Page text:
There are many rules (axioms) which a field must satisfy. For example, addition must be commutative and associative, as well as multiplication:

`a + b = b + a , ` `a + ( b + c ) = ( a + b ) + c , ` `a b = b a , ` `a ( b c ) = ( a b ) c .`

Also, multiplication must possess the distributive property with respect to addition: `a ( b + c ) = a b + a c . ` There must be also an additive identity element (zero) and a multiplicative identity element (one). Addition has an inverse operation (subtraction), i.e. `- a ` always exists.

All these properties are easily inherited by Cartesian product of two algebraic structures (and here we actually have it: each operation works over one of "dimensions").

But one of field properties is not a pure "operation" because it is not applied to *any* field element. This action is the multiplicative inverting: `a ^ ( - 1 ) , ` or `1 / a ` must exist for any field element except zero. Here, Cartesian product appears broken: although there is only one zero in the product, the pair `( 0 , 0 ) , ` there are many pairs that have no multiplicative inverses.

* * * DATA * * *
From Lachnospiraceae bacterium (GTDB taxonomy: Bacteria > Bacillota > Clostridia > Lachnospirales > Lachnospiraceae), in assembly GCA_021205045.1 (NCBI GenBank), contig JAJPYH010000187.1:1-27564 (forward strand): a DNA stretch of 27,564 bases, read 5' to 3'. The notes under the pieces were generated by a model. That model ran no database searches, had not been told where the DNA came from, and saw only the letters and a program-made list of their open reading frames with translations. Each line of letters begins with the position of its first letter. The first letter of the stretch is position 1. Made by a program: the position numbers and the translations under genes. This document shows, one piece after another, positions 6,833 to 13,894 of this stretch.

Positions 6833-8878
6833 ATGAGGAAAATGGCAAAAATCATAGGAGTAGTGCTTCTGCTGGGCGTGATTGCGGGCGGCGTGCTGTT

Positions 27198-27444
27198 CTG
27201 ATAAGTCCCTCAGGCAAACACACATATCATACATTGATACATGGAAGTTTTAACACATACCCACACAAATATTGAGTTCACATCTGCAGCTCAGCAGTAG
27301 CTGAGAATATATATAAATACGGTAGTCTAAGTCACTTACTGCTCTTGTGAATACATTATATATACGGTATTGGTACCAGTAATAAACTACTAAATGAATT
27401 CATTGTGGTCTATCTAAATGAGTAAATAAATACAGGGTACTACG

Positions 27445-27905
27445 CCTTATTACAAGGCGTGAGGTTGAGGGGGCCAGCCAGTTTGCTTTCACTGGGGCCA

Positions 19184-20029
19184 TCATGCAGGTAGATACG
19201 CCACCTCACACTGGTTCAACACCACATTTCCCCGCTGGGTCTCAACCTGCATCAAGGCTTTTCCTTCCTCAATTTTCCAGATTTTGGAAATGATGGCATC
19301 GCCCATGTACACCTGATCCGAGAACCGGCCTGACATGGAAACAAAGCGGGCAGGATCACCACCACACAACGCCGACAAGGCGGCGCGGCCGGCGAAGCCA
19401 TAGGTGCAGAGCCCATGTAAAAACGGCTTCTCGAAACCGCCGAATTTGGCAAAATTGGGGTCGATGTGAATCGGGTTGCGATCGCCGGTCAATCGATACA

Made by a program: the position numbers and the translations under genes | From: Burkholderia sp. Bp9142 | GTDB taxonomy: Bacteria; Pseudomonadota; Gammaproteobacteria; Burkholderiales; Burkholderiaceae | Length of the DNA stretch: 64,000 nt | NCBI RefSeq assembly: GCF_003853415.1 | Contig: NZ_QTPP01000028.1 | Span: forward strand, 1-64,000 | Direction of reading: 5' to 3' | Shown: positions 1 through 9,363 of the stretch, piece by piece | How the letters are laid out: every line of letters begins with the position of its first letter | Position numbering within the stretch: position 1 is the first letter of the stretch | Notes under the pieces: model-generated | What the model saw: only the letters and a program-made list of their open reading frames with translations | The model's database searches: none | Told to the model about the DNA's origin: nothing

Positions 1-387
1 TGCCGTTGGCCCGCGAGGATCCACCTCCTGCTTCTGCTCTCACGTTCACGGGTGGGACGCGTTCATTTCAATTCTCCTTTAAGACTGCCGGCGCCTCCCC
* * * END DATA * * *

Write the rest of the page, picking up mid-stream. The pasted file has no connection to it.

They are the pairs of the form `( 0 , c ) ` and `( a , 0 ) . ` Try to invert them:)

Because of this, the structure in question is not a field, although it is still a commutative ring.